The low interest rate landscape has also affected the asset allocation of with profits business where equity backing ratios where in excess of 50% in the late 1990s and have reduced to around 30% since 2010s. This shift was due to capital pressures from the transition to mark to market valuations and the rising cost of guarantees as interest rates declined.
Low interest rates have also put charges levied by insurers into the spotlight. Charges reducing the returns to customers are more tolerable when yields are high but less tolerable when returns are low. In the UK, there are two caps applied to charges on stakeholder pensions and auto-enrolment pensions.
Cost vs value for money and the road ahead
The insurance industry has many strengths in adapting and surviving the low interest environment. The shift in product offering shows willingness of insurers to adapt to changing customer needs. Insurer’s ability to offer guarantees is a clear differentiator from competitors such as asset managers. External incentives also exist such as tax advantages for buying an insurance policy or compulsory insurance products. Insurers have strong existing infrastructures and relationships for building on their customer base.
With strengths, there are also weaknesses that may limit innovation and undermine the industry’s future role. Regulatory regime changes such as the introduction of IFRS 17 and Solvency II have increased implementation costs and increased capital requirements on some products. Legacy products and systems can be costly to maintain. Criticisms round customer communications on product benefits and limitations have been directed to insurers in the past and effective communication will likely be a key driver for success. As there has been a shift to products offering simpler products, insurers may need to compete with large asset managers whose scale mean that they can offer their products at lower cost. The shift from complex to simpler products may lead to reduced innovation of insurance products. With the growing popularity of customers investing in passive funds, this also opens up the potential for growing systemic risk as many funds need to execute similar trades when markets move.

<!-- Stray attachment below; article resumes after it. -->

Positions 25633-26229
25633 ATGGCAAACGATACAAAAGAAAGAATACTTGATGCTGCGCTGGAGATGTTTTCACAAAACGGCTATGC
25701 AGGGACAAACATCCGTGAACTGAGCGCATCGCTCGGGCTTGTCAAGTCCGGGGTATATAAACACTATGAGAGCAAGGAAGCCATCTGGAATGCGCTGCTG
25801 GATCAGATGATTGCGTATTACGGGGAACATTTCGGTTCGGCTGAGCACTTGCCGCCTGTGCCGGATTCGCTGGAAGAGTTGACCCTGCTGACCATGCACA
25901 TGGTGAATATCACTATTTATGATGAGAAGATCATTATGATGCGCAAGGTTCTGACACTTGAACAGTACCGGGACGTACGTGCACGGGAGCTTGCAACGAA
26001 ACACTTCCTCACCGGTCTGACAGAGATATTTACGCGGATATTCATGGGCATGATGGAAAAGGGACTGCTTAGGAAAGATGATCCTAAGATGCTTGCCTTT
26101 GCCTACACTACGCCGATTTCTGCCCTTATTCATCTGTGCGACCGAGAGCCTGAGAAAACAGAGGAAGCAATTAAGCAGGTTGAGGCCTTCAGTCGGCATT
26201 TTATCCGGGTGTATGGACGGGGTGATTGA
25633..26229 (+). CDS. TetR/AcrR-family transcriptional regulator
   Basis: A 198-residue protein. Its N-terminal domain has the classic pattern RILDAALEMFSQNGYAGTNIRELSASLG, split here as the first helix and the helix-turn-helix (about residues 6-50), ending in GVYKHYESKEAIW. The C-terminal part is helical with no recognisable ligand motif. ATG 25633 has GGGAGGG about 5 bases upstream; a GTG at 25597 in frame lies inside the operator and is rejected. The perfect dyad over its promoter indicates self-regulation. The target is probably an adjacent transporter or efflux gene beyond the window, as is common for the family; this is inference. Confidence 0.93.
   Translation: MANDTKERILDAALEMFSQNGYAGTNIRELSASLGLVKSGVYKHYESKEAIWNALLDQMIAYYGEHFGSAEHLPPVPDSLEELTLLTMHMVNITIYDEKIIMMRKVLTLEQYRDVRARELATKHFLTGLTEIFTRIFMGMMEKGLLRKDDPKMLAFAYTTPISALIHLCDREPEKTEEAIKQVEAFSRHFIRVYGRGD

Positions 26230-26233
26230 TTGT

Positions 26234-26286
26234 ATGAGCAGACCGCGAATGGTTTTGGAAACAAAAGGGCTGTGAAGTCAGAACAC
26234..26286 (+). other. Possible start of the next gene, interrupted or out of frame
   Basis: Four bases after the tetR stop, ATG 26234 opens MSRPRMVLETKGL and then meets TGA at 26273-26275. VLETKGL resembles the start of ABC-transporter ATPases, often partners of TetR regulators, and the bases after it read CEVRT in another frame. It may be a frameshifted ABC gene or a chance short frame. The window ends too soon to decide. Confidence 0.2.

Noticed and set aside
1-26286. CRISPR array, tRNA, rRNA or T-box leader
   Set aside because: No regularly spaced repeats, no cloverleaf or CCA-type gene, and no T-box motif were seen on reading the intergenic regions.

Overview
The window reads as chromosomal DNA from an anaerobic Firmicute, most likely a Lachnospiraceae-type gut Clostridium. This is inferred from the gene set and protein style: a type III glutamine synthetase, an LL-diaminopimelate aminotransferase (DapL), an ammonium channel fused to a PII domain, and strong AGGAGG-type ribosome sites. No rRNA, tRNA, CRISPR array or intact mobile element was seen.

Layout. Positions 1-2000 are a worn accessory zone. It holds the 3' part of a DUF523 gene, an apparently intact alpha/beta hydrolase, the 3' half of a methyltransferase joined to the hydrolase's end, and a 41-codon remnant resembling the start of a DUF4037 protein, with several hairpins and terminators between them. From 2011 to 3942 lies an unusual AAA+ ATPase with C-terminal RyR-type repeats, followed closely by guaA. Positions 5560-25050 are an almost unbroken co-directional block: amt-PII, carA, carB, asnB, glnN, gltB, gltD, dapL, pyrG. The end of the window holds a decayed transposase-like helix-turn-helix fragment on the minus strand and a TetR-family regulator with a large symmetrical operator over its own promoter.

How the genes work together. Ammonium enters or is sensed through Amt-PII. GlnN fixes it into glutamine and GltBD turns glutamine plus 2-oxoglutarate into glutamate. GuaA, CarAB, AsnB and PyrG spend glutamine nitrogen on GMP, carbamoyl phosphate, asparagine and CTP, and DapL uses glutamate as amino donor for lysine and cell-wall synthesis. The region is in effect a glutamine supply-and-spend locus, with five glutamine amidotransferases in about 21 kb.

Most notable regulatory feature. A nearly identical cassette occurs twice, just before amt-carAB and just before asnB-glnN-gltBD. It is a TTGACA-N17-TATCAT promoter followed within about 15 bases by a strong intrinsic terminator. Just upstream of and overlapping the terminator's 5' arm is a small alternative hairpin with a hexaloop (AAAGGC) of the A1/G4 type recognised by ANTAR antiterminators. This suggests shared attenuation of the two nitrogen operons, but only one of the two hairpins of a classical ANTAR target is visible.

There are many opportunities for insurers in this environment. Aging populations may mean a greater demand for insurance and pension products. The growing use of big data is helping insurers to understand their customers better. Customer awareness of environment social and governance issues has never been higher and offers a great opportunity for insurers to incorporate “green” or “sustainable” criteria into investment strategies.
There are challenges that insurers will need to navigate. Populations seem likely in the long term to decline. GDP growth has been stagnant in many countries leading to less ability of customers to pay for insurance products. Increases in inflation may make consumption more attractive at the cost of reducing savings. There may be government policy changes that shift advantages of insurance products to banks or other financial institutions.
Regardless of the road ahead, courageous decision making from insurers in navigating this environment will be required.
Milliman research paper
The full research paper can be found on Milliman’s website. The paper describes the economic background of low interest rates using US, UK and Japanese markets as examples. It also details the impact low interest rates have had on asset management, investment strategies and the evolution of product design. Finally, the paper discusses the road ahead for insurers including opportunities for growth.